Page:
Letter to the Editor:
It is certain that Christianity took many things from Pagan religions. If what our columnist Pamplani says it true, it is worth an in depth study. In any case Jesus didn’t come to start a religion of his own or the present one called Christianity, to compete with other man-made religions to demonstrate that His religion is the best of all manmade religions.
This is what the Pharisee was trying to show by his comparison with the publican, who was thumbing his breast, acknowledging his worthlessness, before the whole world. Therefore, Jesus says, the publican went out of the temple justified and the Pharisee condemned, before God. james kottoor, editor CCV
Read below Pamplani’s letter:
Roman Catholicism is not any unique stand alone religion. It has borrowed heavily from the Egyptian cult of Isis and the Greco-Roman cult of Dionysius as well as Mithraism with its roots in Persia. The cult of Mithraism was in vogue in the Roman Empire at the time Constantine, as political expediency, adopted Christianity as the state favoured religion. The Christian religion reverted to the beliefs and practices of paganism to attract more members to it.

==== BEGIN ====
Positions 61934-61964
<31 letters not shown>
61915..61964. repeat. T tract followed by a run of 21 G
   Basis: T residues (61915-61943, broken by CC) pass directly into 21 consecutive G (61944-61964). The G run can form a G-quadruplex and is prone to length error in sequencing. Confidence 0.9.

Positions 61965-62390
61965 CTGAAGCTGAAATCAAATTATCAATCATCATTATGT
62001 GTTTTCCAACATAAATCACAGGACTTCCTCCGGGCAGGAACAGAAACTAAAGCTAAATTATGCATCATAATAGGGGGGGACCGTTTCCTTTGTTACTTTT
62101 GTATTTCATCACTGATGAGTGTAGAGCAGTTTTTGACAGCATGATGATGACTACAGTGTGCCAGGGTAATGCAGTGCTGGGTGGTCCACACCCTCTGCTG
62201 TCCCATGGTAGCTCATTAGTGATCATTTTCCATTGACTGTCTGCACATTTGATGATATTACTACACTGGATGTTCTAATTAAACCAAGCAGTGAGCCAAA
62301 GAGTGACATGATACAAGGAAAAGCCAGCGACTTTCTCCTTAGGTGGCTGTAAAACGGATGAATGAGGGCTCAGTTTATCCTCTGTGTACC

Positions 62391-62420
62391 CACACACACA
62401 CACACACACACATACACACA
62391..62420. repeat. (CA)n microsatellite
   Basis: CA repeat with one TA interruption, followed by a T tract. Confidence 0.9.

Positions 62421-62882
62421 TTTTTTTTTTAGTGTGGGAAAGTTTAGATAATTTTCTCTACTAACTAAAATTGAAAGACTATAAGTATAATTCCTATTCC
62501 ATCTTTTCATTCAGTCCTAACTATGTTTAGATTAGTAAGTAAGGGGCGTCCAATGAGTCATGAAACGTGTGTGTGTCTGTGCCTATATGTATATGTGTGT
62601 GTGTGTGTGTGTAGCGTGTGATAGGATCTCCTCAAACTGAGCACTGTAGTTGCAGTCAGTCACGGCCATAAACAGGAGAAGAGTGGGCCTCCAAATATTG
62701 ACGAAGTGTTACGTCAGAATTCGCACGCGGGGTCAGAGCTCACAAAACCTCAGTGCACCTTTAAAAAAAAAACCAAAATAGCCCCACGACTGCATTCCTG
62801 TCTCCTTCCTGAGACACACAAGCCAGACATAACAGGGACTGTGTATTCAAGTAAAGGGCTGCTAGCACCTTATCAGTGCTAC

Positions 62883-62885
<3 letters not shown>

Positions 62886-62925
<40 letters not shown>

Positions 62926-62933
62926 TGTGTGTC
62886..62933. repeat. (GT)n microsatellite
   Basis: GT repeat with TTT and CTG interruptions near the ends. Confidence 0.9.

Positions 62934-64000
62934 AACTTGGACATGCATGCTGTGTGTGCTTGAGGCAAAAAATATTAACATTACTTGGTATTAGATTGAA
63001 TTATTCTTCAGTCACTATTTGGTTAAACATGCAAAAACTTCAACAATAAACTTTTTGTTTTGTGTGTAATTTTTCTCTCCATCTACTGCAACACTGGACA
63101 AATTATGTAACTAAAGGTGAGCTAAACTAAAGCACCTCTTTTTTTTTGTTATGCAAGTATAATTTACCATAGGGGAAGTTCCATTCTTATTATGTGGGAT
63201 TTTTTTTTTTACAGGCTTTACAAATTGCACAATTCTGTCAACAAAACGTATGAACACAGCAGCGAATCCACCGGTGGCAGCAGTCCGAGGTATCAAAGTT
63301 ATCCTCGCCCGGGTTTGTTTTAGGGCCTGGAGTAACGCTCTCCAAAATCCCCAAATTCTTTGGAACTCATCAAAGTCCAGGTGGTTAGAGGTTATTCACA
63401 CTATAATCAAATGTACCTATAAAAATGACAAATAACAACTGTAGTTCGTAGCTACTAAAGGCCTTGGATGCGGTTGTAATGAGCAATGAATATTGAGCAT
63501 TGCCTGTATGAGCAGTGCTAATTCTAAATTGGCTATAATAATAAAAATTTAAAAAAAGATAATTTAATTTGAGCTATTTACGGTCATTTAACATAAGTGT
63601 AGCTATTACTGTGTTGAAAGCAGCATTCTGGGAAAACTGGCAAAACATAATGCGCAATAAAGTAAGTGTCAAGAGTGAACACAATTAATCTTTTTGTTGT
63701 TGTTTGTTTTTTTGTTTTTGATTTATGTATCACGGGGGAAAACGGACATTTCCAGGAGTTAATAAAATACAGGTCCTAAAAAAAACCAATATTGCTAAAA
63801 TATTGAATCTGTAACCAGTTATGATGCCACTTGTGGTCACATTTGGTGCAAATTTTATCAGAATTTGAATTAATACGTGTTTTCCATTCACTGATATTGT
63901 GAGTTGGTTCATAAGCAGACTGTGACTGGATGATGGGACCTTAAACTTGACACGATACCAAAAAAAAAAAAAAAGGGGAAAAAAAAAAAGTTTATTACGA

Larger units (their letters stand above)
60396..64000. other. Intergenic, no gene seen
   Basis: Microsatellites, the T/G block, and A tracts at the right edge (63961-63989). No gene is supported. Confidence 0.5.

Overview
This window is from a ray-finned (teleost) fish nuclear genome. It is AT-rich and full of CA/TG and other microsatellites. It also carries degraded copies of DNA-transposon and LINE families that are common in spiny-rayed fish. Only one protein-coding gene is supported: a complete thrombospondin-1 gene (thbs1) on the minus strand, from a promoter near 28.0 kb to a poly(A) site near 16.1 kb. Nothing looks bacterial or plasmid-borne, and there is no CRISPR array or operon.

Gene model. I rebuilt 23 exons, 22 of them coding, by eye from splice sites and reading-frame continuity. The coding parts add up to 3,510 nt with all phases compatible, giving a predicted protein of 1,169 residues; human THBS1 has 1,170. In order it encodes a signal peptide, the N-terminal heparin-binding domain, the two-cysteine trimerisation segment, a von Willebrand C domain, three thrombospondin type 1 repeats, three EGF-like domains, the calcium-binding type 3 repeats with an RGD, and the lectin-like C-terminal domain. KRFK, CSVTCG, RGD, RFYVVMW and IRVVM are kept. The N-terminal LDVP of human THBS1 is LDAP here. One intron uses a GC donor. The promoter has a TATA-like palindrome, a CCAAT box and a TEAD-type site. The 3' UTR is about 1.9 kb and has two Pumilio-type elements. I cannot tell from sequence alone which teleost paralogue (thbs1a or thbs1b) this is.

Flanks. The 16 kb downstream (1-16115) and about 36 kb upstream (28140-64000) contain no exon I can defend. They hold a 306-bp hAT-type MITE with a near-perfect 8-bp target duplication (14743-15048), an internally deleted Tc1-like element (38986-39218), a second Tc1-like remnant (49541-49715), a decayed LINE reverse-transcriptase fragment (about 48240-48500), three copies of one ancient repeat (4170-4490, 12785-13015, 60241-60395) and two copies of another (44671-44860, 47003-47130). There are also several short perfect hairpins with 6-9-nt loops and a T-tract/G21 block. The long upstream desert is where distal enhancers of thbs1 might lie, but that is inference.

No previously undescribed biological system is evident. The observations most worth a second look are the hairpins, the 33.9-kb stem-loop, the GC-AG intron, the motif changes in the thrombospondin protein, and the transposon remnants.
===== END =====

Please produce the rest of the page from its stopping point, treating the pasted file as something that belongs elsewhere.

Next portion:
“Mithraism was the most popular religion in the Empire in the 1 st through the 4 th among the Romans, especially the Roman soldiers.One of the key features of Mithraism was the sacrificial meal, which involved eating the flesh and drinking
the blood of a bull.
Mithras the god of Mithraism was believed to be “present” in the flesh and blood of the bull, and when consumed, granted salvation to those who partook of the sacrificial meal,(the eating of one’s god). Mithraism had also seven “sacraments” making similarities between it and Roman Catholicism to be ignored”observes one Christian commentator.
Church leaders, after Constantine, found it easy to substitute the sacrificial meal of Mithraism by the concept of the Lord’s Supper/Christian communion. The Church seemed to have transposed mysticism in the Lord’s Supper rejecting the biblical concept of a simple and worshipful remembrance of Christ’s death/and shedding of blood.
The sacrificial consumption of Jesus Christ, now known as the Catholic Mass/Eucharist; was a tragic compromise in order to make Catholic Church attractive to the Roman followers of paganism.
If one studies the history of Rome, one can clearly notice perfect resemblance between the priests of the Pope and those of Bacchus: with reference to the vows of celibacy, secret auricular confession, celebration of “sacred mysteries” and most of all, the unmentionable moral corruption of the two systems.